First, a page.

On purchasing a stone of this size, I would want someone to do a visual examination for me if it were my money. Especially in the SI grades to make sure the stone is eye clean first of all and getting some light performance info would be great as well.

 

We actually inspect every diamond that we sell before we even ship it to our consumers as well as run light performance analysis and our clients also get a 100% upgrade in the future.

 

Prices are similar to BN but you get more service and an upgrade in the future. In fact most of the stones that they list are available to us as well and then some that they don't even list too.

Edited by jan
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Cool Jan!

 

Of course we can also offer just about any stone shoppers find on Blue Nile- many other sellers can as well.

 

 

We also have many exclusive stones which we own, and can't be found elsewhere. We have extensive photography, as well as videos on every stone we offer.

 

We also offer trade up privileges, and world class mounting for the diamonds we sell.

Edited by diamondsbylauren
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David,

 

6) Immediately get it inspected appraised by your chosen independent expert. You’re looking for information that wasn’t present in the sales presentation and things that don’t match what you were told. Ask lots of questions and tell them what areas concern you or where you are confused about something the salesperson told you. If it fails this test and you think it was misrepresented, return the stone and go back to step #3. If it fails for reasons other than misrepresentation, go back to step #4.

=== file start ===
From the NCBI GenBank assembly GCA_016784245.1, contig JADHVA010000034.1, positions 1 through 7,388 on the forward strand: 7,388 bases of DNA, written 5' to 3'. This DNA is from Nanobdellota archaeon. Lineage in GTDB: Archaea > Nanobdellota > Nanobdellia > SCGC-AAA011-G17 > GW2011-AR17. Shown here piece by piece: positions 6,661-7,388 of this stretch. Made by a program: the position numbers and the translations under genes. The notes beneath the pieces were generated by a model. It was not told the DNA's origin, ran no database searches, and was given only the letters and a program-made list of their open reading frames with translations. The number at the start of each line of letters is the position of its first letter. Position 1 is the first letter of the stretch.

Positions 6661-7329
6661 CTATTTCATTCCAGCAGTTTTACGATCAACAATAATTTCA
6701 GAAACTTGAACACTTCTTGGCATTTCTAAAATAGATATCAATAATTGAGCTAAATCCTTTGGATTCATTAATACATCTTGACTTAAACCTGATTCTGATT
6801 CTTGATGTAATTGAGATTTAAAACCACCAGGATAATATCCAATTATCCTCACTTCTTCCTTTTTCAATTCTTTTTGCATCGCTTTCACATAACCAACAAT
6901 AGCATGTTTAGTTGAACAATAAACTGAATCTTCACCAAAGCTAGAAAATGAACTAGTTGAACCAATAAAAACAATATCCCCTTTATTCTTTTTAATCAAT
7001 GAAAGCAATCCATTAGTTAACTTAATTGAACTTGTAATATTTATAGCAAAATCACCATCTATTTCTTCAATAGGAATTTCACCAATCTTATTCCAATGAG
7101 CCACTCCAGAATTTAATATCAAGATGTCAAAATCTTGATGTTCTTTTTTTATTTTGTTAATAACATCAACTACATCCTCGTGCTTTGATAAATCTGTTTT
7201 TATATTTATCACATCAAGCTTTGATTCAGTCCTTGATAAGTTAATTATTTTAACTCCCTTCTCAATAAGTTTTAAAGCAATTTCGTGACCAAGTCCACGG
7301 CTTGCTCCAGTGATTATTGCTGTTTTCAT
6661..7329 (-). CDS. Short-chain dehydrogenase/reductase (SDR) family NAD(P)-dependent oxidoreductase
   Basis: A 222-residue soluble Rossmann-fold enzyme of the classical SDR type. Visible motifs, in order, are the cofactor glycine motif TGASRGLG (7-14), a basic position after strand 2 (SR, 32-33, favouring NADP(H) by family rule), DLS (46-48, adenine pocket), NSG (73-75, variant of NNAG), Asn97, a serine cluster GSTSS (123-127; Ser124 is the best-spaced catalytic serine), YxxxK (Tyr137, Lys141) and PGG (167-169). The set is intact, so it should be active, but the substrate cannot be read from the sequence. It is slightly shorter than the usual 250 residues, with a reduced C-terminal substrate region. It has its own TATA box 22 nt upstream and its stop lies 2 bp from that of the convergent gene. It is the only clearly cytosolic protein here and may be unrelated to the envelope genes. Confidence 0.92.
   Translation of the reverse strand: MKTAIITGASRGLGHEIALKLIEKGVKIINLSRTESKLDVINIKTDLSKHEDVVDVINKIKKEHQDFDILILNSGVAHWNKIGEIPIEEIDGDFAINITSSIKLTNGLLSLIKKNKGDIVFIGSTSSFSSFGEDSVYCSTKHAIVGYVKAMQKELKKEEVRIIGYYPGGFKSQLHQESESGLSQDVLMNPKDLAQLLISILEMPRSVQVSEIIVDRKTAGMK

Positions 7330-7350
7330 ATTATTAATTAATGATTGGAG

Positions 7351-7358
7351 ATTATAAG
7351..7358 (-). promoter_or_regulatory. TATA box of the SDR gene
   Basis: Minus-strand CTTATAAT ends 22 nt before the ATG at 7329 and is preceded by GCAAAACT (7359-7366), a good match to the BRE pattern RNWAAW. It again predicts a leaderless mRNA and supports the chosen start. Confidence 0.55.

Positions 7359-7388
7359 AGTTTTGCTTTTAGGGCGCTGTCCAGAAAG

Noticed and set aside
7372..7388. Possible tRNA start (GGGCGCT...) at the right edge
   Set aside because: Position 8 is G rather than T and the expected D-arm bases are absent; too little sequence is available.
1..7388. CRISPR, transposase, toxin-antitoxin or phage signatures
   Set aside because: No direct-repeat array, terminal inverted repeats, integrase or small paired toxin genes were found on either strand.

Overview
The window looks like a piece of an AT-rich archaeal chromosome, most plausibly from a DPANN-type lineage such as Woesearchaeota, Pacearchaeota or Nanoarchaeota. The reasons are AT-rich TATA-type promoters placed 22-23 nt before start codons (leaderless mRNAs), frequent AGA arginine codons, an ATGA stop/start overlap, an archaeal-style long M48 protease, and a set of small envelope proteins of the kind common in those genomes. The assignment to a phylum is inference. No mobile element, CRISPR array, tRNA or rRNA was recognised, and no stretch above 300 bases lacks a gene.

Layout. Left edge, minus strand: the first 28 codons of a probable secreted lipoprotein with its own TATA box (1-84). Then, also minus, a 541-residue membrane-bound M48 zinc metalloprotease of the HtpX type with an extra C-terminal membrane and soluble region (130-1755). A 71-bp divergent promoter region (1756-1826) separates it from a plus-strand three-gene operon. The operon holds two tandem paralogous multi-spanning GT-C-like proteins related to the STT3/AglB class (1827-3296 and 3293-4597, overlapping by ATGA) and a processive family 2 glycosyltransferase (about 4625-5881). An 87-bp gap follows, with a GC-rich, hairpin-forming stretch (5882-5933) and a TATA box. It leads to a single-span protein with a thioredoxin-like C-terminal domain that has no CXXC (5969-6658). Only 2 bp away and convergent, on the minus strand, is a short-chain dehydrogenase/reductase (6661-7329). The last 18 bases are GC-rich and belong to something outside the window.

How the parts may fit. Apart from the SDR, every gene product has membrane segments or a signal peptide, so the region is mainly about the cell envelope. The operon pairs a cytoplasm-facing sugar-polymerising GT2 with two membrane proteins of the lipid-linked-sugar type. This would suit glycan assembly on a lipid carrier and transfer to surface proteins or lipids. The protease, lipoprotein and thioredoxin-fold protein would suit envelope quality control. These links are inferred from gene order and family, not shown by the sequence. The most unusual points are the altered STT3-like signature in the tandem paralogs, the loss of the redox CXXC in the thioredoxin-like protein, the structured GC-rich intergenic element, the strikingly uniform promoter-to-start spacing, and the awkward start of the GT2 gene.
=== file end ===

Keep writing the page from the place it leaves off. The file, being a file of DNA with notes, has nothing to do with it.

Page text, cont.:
Neil

I’m not surprised we disagree and this step seems to be the one you consider optional. In an ideal world I would agree with you. The problem is that most jewelry buyers who ask this sort of questions are first time purchasers and have NOT established a relationship with a jeweler they know and trust. Otherwise they would be talking to their jeweler about it. Even worse, many are buyers who have been burned before and are looking for a new dealer to fill the shoes of the one(s) they’re unhappy with. Slick advertising abounds and it’s remarkably difficult to tell the difference between the good and the bad without a bit of experience, something that almost everyone lacks. They ALL say they are fabulous and although there are certainly some clues to go by in choosing one, a shopper doesn’t really know ‘til the deal is done, if even then. The solution, to paraphrase Ronald Reagan, is to ‘trust but verify’.